What to do if one of a pair passes away (Khaki Campbell)

Discussion in 'Ducks' started by Lorielus, Jun 3, 2019.

  1. Lorielus

    Lorielus Chirping

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    Jul 9, 2017
    Hi,

    You might remember us posting a while back about a duck (Dagoo) with muscle spasms/seeming neurological issues. After a few vet visits we got her to an avian specialist today. The working theory (to be confirmed or otherwise by xray tomorrow) is that she has a displaced or malformed disk in her back that's been pressing on her spine and causing nerve damage, resulting in where she is now - unable to walk/swim properly and in a lot of distress.

    While if confirmed we're going to see how she responds to a specialist anti-inflammatory treatment, the vet only holds a little hope that she's recover much use of her legs and we may need to consider putting her down.

    So that's the context of this question - she's one of a pair (along with three chickens they roam with) - if the worst happens and we have to put her down, should we get another couple of khaki campbells as soon as possible to keep our remaining girl company, or should we wait a while and give her space to get used to the absence?

    If we do get a couple more (or maybe three for an even number) is there anything we should do/look out for in terms of introductions and pecking order when it comes to ducks to ensure they accept each other?
     
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  2. Magnolia Ducks

    Magnolia Ducks Crowing

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    You definitely should get her a duck friend. I had a single for a while and she was so happy to get a new friend.
     
  3. Miss Lydia

    Miss Lydia Loving this country life

    3 would even be better. Very sorry about your little duck I hope the new meds help:hugs
     
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  4. 11mini

    11mini Songster

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    Wow, this is total Deja-Vu. One of my two Khaki's was found dead in the pond a few months ago. I also have three chickens and they are all kept together. The remaining duck was upset for a few days (I had little sympathy since she was the murderer) but it was not overly dramatic. She did have the chickens to keep her company. The good news is ducks grow super fast I bought a Swedish and a Cayuga 7 weeks ago and they are basically full grown. They have been with the main flock for two weeks now. The Swedish is bigger than the Khaki (2yrs) and the Cayuga is just about the same size.
     
    Last edited: Jun 3, 2019
  5. 11mini

    11mini Songster

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    As far as pecking order went it was MUCH less brutal than introducing a new chicken. Mostly quacking and chest bumping but no real biting or real violence. The bully chicken got a few pecks in.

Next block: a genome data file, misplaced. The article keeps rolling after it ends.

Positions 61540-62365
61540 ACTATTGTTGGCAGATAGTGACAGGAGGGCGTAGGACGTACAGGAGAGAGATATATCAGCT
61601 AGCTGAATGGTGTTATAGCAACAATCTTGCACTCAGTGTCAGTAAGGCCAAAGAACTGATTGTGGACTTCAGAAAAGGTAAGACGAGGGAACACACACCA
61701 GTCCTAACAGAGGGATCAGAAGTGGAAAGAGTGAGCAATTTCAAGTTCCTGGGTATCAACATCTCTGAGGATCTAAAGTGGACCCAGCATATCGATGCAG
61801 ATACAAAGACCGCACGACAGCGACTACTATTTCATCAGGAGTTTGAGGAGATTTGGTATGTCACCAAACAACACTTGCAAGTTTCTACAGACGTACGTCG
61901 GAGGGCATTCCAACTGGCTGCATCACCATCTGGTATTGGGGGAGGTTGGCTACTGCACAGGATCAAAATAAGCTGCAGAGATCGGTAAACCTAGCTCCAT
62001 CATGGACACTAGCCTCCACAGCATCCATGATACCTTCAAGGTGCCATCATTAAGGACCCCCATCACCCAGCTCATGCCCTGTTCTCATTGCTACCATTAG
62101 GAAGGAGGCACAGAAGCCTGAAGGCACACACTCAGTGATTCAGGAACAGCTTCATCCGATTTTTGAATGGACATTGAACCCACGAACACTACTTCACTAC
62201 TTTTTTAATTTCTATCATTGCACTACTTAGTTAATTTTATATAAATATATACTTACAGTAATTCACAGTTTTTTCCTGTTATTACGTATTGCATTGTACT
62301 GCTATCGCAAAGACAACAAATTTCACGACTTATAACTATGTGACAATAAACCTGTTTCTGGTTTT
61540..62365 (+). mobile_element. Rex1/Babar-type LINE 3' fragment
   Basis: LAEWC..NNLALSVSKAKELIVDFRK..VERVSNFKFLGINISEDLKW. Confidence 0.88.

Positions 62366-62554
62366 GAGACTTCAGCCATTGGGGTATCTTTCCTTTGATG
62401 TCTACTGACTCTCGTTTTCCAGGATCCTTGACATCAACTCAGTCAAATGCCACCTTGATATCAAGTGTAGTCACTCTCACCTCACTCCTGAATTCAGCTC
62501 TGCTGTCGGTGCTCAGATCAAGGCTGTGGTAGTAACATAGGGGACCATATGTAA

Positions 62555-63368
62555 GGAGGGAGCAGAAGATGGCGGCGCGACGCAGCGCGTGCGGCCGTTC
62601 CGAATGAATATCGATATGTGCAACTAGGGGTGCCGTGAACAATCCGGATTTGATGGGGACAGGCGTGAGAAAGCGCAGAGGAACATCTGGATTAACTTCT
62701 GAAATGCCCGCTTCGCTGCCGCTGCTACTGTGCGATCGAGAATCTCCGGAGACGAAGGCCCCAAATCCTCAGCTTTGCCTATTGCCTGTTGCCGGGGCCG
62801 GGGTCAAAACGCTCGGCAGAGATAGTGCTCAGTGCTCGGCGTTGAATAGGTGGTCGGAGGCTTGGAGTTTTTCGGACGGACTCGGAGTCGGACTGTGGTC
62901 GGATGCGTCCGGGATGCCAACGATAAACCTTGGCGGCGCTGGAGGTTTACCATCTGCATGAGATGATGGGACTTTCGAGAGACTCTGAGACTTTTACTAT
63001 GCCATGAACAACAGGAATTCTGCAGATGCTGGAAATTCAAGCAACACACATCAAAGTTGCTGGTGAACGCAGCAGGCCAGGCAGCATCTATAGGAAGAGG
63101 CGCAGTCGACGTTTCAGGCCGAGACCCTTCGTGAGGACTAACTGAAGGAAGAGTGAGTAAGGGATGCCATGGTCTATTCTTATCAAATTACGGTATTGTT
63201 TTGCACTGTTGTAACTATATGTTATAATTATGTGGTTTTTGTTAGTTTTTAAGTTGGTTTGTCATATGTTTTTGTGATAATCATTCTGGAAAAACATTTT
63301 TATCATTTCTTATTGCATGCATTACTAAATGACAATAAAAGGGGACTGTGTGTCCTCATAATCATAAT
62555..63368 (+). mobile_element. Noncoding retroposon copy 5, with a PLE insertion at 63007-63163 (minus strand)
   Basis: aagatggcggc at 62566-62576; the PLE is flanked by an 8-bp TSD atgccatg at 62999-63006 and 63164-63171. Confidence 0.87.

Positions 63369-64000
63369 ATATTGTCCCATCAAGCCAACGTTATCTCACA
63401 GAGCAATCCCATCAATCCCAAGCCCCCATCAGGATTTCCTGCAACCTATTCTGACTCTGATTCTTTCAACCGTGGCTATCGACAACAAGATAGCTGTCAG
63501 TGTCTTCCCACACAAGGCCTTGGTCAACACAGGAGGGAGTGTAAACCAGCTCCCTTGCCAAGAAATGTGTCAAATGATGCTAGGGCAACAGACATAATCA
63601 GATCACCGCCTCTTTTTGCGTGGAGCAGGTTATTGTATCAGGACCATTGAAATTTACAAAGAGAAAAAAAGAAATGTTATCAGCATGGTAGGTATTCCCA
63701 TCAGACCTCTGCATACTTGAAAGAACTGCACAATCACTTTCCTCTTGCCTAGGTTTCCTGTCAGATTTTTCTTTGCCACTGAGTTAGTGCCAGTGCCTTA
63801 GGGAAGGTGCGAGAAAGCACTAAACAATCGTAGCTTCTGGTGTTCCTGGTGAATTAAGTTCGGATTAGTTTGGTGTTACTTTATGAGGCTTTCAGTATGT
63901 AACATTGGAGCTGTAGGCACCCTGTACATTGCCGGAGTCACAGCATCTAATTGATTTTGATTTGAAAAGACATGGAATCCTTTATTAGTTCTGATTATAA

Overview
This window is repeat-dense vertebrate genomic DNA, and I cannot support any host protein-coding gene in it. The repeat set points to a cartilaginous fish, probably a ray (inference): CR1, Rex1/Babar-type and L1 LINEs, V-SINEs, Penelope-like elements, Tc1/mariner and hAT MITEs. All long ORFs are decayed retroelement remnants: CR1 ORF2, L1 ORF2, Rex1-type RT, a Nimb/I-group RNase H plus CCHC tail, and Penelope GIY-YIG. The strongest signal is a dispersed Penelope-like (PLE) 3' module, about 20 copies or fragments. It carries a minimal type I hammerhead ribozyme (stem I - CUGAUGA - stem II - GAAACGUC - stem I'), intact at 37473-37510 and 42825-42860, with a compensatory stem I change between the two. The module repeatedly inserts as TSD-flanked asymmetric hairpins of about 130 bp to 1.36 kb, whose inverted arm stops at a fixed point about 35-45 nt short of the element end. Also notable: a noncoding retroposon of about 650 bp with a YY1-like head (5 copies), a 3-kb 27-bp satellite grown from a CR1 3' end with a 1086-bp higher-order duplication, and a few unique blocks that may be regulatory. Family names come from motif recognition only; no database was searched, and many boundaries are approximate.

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  6. Lorielus

    Lorielus Chirping

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    Thanks a lot all.

    Is there any protocol worth following while introducing new ducks? I know with chickens it's an idea to keep them separate but close so they can get used to each other prior to letting them mingle - is there anything like that recommended for ducks, or will it be mild enough to just let them work it out themselves?
     
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  7. Miss Lydia

    Miss Lydia Loving this country life

    I do the separation for a few days then let everyone free range together never had much altercation at all. Best thing to do is introduce and see how it goes. Some will look at new members are intruders others could care less.
     
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  8. Lorielus

    Lorielus Chirping

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    Thanks again, I really appreciate it.
     
    casportpony likes this.
  9. Magnolia Ducks

    Magnolia Ducks Crowing

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    I do look don't touch for a few days, then free range them together for a few days and coop separately at night. Usually after that all is well. When I had my single and got her a drake, I popped him right in immediately and it was love at first sight. My most recent experience was I had to separate them back out because they were ganging up on the new one. Long way of saying depends on the ducks. Just watch them and see.
     
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  10. DuckyDonna

    DuckyDonna Free Ranging

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    You could also find that they integrate beautifully right away too. I've had to introduce 2 new ducks to my existing flock in December. They kept to themselves mostly all day and there was a little bit of chasing and bickering but when it came time to go to bed they all marched into the pen together. I was nervous and went out to check numerous times after locking them up and not a peep out of any of them. The same thing happened when I introduced a new drake into the flock in February. I know I was lucky and hopefully, you will be too!
     

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